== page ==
(2) Nothing in this section prohibits a governmental entity from reaching an agreement with an owner to waive the owner's claim for diminution in value only if the claim directly results from a governmental action requested by the property owner. A governmental entity that chooses not to take action that would result in taking or damaging private property is not liable for paying compensation under [sections 1 through 9].

     (3) The following actions by a governmental entity are exempt from the requirements of subsection (1):

     (a) actions of a governmental entity that:

     (i) were taken before [the effective date of this act];

     (ii) limit or prohibit a use or division of real property if the action is narrowly tailored to protect public health and safety, including rules and regulations relating to fire and building codes, health and sanitation, transportation or traffic control, solid or hazardous waste, and pollution control;

     (iii) are required by federal law;

     (iv) limit the location or operation of property for the purpose of housing sex offenders, selling illegal drugs, or selling medical marijuana, or property associated with pornography, obscenity, nude or topless dancing, or other adult-oriented businesses, or actions related to liquor control;

     (v) establish locations for utility facilities; or

     (vi) do not directly regulate an owner's property;

     (b) a governmental entity's formal exercise of eminent domain against only real property;

     (c) a proposed seizure of property by law enforcement officials as evidence or under a state forfeiture statute or a proposed forfeiture of property during or as a result of criminal proceedings; and

     (d) the repeal of an action of a governmental entity if the repeal of the action does not have the effect of burdening property rights.     

     (4) In any action for just compensation under [sections 1 through 9], a determination of whether an action of a governmental entity is exempt under subsection (3) is a judicial question that must be determined without deference to any assertion by the governmental entity that the action is exempt. The governmental entity responsible for the governmental action shall establish by clear and convincing evidence that the action is exempt under subsection (3).

 

     NEW SECTION.  Section 4.  Submission of claim for just compensation -- requirements -- waiver of governmental immunity. (1) (a) A property owner that seeks compensation under [sections 1 through 9] shall first present the governmental entity that took the action with written notification describing the claim.

     (b) To be complete, a claim under this section must include:

     (i) the name, address, and other contact information of each claimant;

     (ii) the address, if any, tax lot number, and township, range, and section of the affected property;

     (iii) a reference to the governmental action by paragraph, section, or any other description so that the action is clearly identified;

     (iv) a description of the specific use of the property that the claimant desires to carry out but cannot, in whole or in part, because of the governmental action; and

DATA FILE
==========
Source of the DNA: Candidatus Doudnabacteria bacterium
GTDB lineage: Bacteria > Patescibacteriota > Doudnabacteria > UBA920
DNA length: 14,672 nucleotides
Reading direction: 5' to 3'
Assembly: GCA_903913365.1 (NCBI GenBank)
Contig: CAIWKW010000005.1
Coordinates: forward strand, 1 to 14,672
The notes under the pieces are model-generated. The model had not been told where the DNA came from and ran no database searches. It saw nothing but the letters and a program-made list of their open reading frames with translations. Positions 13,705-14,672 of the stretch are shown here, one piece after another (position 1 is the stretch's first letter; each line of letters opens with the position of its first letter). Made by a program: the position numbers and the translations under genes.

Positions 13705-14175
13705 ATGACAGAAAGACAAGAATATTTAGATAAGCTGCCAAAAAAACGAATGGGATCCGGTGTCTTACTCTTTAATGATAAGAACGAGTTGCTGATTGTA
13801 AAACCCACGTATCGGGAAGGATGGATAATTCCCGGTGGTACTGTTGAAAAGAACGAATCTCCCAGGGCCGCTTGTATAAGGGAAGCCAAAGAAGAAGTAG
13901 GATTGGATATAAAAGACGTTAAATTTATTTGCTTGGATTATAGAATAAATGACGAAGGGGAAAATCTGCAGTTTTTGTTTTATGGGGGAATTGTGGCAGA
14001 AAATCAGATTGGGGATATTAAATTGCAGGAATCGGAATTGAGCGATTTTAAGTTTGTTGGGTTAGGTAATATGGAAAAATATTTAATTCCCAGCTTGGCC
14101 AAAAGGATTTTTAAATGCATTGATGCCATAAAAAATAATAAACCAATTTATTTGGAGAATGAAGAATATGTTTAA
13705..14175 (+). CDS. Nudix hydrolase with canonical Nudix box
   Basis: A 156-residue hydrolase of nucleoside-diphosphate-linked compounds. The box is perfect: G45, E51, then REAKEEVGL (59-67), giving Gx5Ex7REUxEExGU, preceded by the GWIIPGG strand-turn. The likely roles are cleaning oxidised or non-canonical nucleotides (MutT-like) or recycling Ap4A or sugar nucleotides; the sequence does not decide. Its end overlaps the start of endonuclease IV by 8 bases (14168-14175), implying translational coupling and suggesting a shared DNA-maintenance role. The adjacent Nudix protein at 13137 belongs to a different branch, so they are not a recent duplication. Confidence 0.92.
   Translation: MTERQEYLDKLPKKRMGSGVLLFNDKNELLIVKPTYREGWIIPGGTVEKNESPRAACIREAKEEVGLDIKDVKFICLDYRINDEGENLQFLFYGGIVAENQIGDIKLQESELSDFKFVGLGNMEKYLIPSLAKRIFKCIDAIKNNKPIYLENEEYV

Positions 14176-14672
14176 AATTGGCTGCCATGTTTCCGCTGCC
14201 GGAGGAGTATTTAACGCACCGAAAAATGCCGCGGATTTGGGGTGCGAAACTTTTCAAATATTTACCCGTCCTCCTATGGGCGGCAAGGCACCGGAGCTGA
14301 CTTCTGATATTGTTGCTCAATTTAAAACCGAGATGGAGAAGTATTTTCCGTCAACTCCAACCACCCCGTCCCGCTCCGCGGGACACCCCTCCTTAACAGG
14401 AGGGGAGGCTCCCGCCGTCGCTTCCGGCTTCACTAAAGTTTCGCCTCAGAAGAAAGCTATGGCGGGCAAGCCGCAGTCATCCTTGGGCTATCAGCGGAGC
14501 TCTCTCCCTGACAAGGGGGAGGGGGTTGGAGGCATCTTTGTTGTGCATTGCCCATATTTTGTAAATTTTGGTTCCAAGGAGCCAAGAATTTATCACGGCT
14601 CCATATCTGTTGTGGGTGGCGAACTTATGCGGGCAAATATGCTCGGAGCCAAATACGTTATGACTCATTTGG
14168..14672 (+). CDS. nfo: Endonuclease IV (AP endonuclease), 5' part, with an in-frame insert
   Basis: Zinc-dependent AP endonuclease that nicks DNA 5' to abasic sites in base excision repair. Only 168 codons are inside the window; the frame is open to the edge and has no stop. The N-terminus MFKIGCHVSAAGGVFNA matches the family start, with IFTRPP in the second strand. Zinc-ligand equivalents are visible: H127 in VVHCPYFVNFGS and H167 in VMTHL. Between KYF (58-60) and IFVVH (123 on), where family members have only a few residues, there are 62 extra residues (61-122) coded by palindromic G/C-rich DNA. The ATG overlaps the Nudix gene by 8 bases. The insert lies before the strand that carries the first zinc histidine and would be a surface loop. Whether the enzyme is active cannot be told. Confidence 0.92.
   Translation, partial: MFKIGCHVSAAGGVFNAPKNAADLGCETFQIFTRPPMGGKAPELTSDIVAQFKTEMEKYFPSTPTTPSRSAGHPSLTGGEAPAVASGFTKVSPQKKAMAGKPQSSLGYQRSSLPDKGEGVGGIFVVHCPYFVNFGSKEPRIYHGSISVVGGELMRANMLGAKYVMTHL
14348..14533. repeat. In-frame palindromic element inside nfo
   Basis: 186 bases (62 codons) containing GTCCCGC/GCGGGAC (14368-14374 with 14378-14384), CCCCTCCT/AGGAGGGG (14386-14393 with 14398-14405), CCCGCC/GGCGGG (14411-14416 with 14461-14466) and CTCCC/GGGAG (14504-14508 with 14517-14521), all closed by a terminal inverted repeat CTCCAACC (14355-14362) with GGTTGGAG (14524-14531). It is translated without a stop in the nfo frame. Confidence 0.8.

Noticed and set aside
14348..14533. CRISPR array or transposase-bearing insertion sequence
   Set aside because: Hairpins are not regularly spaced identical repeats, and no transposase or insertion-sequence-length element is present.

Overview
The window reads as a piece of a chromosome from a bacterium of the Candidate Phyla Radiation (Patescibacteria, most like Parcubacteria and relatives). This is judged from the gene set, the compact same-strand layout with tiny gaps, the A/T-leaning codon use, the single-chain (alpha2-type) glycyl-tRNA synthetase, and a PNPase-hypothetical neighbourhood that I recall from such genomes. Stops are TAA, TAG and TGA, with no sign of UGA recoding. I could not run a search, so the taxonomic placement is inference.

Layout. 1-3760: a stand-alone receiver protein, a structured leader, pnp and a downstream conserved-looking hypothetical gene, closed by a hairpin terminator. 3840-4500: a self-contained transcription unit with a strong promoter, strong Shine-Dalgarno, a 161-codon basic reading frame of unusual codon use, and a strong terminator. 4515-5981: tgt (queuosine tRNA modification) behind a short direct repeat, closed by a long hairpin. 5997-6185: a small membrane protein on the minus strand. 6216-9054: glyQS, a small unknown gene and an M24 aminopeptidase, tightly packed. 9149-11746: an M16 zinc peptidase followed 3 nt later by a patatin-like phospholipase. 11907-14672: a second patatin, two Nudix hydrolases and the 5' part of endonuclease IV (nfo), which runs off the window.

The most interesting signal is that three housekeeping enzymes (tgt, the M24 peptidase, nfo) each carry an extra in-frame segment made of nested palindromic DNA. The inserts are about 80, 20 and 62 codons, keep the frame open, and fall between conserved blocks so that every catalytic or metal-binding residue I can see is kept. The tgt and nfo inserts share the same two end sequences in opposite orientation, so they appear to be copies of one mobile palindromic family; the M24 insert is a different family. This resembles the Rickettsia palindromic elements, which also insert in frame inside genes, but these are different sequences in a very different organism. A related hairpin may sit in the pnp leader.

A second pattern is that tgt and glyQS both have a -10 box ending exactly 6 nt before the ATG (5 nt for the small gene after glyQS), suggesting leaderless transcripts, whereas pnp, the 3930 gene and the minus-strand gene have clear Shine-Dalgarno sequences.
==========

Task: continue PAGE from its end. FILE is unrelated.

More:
(v) a demand in a specific amount for just compensation.

     (c) If a claim is incomplete, the governmental entity shall notify the claimant in writing of the information that is missing within 30 days after the date of receipt of the claim by first-class mail or personal delivery and allow the claimant 30 days to respond and submit the missing information. If the governmental entity does not notify the claimant that information is missing within 30 days after the claim is received, the claim is considered to be complete on the date of receipt. If notice was provided within 30 days, the claim becomes complete when the governmental entity receives:

     (i) the missing information;

     (ii) part of the missing information and written notification from the claimant that the remainder of the missing information will not be provided; or

     (iii) written notification from the claimant that none of the missing information will be provided.

     (2) If an action of a governmental entity continues to apply to private real property more than 90 days after the owner makes a complete written notification, the owner has a cause of action for just compensation in a court in the county in which the property is located, unless the governmental entity and the owner reach an agreement on the amount of just compensation to be paid, or unless the governmental entity amends, repeals, or issues to the property owner a binding waiver of enforcement of the governmental action. The written demand for just compensation supersedes any other statutory notice or demand requirements.

     (3) A governmental entity may not charge any fee for considering whether to waive or grant a variance from a governmental action under [section 3(2)] in order to avoid responsibility for paying compensation as provided in [sections 1 through 9].

     (4) The owner may not be required to submit an application to remove, modify, vary, or otherwise alter the application of the governmental action to the owner's property as a prerequisite to demanding or receiving just compensation under [sections 1 through 9].